Greg Johns of says guard Rob Sims would like to return for another season with the Seahawks. Sims: "I feel like I've put enough out there to show everybody, even whoever the new GM is, that I want to be here. That I'm part of this team and I'm a company guy. Who knows? I might think about it a little bit, but I'm not ready to leave Qwest Field. And I don't think I will. But we'll see. It's not up to me anymore."

Eric D. Williams of the Tacoma News Tribune says Matt Hasselbeck followed Mike Holmgren as the Steve Largent Award winner. Hasselbeck: "I thought there were more deserving people this year, but it’s a very cool trophy and I’ll find a place for it. It’s a special honor. And they opened it up to coaches as well, so it’s more competition. And it’s voted on by your teammates, so that’s very important."

Also from Williams: "In his last 20 games, Hasselbeck has thrown for 21 touchdowns and 26 interceptions. Seattle is 6-15 during that stretch. That’s the worst record for the Seahawks over two seasons since they won eight games over the 1992 (2-14) and 1993 (6-10) seasons."

Jim Thomas of the St. Louis Post-Dispatch says Rams coach Steve Spagnuolo had no plans to celebrate New Year's Eve.

Also from Thomas: Will this be Leonard Little's final game with the Rams? Thomas: "Little leads the Rams in sacks this season (6 1/2) and remains the team's best pass rusher. There's a chance the Rams could ask him back for 2010 but in a limited role as a situational pass rusher. Little will return to his offseason home in Charlotte, N.C., for a while before reaching a decision."

Bill Coats of the St. Louis Post-Dispatch checks in with Rams rookie linebacker James Laurinaitis. Veteran teammate Leonard Little: "They put a lot of pressure on him coming into this season; he's basically our quarterback on defense," Little said. "Guys respect him for learning it all as quick as he did. He was given the keys to a car, and he drove it pretty good."

Also from Coats: a look at the Rams' 2009 draft choices.

Howard Balzer of the St. Louis Globe-Democrat checks in with Spagnuolo as the Rams head into Fan Appreciation Day. The Rams have plans to give extra playing time to younger players Sunday. They will play to win the game first.

Matt Barrows of the Sacramento Bee checks in with 49ers offensive coordinator Jimmy Raye, who hopes Alex Smith's analytical side gives way to maverick instincts. Raye: "You need a certain amount of maverick in you to really embrace the position."

Matt Maiocco of the Santa Rosa Press-Democrat says Isaac Bruce continues to miss practice even though the team plans for him to suit up one last time Sunday. Bruce probably will not play much.

Daniel Brown of the San Jose Mercury News says Raye's comments about Smith are similar to what Smith's college coach, Urban Meyer, said in 2005. Raye: "We have to wean him off that exactness. There is a fluidity of play that's involved at the position. And I think the more he plays, that will take over. He will play better, faster, the more he plays."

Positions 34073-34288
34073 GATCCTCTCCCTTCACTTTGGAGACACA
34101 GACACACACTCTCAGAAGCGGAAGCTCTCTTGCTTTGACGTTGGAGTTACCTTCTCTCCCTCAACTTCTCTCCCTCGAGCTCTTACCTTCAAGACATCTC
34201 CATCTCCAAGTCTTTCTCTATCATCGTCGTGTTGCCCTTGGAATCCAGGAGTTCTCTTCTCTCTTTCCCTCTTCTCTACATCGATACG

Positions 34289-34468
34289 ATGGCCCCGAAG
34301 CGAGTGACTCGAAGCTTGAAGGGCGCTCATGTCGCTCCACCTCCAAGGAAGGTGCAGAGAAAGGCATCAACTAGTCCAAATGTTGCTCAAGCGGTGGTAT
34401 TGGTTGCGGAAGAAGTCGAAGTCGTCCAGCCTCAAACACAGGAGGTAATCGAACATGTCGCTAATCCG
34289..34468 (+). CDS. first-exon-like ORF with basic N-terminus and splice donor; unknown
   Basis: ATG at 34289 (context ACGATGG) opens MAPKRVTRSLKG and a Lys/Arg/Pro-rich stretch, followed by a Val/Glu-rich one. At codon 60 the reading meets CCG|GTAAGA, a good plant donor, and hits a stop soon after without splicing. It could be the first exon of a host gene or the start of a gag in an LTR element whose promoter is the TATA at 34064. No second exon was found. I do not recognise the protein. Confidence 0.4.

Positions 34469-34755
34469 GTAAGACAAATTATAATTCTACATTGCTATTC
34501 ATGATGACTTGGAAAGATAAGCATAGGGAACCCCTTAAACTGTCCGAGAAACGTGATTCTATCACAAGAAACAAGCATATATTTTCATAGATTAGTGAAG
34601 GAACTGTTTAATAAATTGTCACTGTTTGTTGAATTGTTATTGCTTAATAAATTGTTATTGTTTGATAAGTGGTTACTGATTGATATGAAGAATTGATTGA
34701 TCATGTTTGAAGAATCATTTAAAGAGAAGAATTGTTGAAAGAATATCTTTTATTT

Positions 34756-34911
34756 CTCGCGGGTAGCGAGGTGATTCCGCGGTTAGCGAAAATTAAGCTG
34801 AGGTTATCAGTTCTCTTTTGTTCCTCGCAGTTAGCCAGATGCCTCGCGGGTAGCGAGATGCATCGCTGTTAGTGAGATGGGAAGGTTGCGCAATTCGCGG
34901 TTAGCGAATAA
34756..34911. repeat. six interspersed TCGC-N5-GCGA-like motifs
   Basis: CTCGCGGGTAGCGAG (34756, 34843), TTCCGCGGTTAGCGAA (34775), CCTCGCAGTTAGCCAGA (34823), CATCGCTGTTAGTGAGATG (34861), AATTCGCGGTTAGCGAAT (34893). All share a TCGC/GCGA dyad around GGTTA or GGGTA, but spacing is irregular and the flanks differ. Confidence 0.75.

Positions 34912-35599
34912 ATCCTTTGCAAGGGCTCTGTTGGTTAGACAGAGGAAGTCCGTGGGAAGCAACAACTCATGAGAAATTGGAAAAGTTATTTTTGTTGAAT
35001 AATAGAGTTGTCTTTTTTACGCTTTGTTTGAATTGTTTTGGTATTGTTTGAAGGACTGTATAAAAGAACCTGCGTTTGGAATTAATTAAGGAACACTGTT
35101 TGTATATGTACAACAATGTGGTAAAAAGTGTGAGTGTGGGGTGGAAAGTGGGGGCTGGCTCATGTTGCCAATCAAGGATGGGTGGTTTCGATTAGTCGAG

Also from Brown: Vernon Davis has done away with his dreads because he wants a new look.

John Crumpacker of the San Francisco Chronicle says the 49ers had only one offensive coordinator -- Greg Knapp, now with Seattle -- return for more than one season in the role during the first decade of the 2000s.

Also from Crumpacker: There's no way Bruce will start against the Rams, Raye suggests.

More from Crumpacker: a look inside the 49ers' new dining facility.

Posted by's Mike Sando


Left tackle Joe Staley is one of the more engaging personalities in the 49ers' locker room. He's also fun to watch in games if you like aggressive offensive-line play.

Staley, the 28th player chosen in the 2007 draft, is trying to temper some of that aggressiveness while making the transition to left tackle, where one mistake can expose a right-handed quarterback to unseen punishment. But Staley, 6-foot-5 and 315 pounds, also knows the aggressiveness is what makes him a good player.

Staley brought up a play against Packers defensive lineman Cullen Jenkins, a fellow Central Michigan product, during a recent conversation about the balance between aggression and taking unnecessary risks. Jenkins beat Staley with an inside move during the Packers-49ers exhibition game Aug. 16.

Staley: "The first two steps, I had good position and I just wanted to kill him. I got away from my technique and he spun on me right away. So I went after him, took my three steps and I just wanted to blow his [expletive] up. Plus, he's from Central Michigan."

Staley prides himself on technique and having quick feet. He managed to push Jenkins to the ground on the play in question, but Jenkins still disrupted the play.

Staley: "One of those examples, you get away from your technique. Just because you're aggressive doesn't always mean [you prevail]. Not being a big tubby fat [guy], I could actually move back there. Got him on the ground. Times like that, being too aggressive can hurt you.

In preparing for a recent matchup against the Bears, Staley watched Seahawks left tackle Walter Jones at work during the Seattle-Chicago game Aug. 16. Jones is one of the more patient offensive tackles around. Shoulder injuries have prevented him from being as aggressive in the running game at times. Staley, who turns 24 on Saturday, still has low miles.

Staley: "I'm aggressive. When I don't have success is when I don't play aggressive. When I'm playing real aggressive is when I have more success."

Left tackles traditionally earn more money than right tackles because they protect the quarterback's blind side. Left tackles tend to be more athletic. Right tackles tend to be more physical in the running game. That's changing.

For Staley, the move to the left side might make his job easier in pass protection. Right tackles in the NFC West line up against proven pass rushers Patrick Kerney (Seattle) and Leonard Little (St. Louis). At left tackle, Staley will face Rams rookie Chris Long and Seahawks rookie Lawrence Jackson (unless Darryl Tapp, more of a pure pass rusher, wins the starting job at right defensive end).

Left tackleTeamAgeSeasonNFL starts
Walter JonesSeahawks34.612th168
Orlando PaceRams32.812th140
Mike GandyCardinals29.68th78
Joe Staley49ers23.92nd16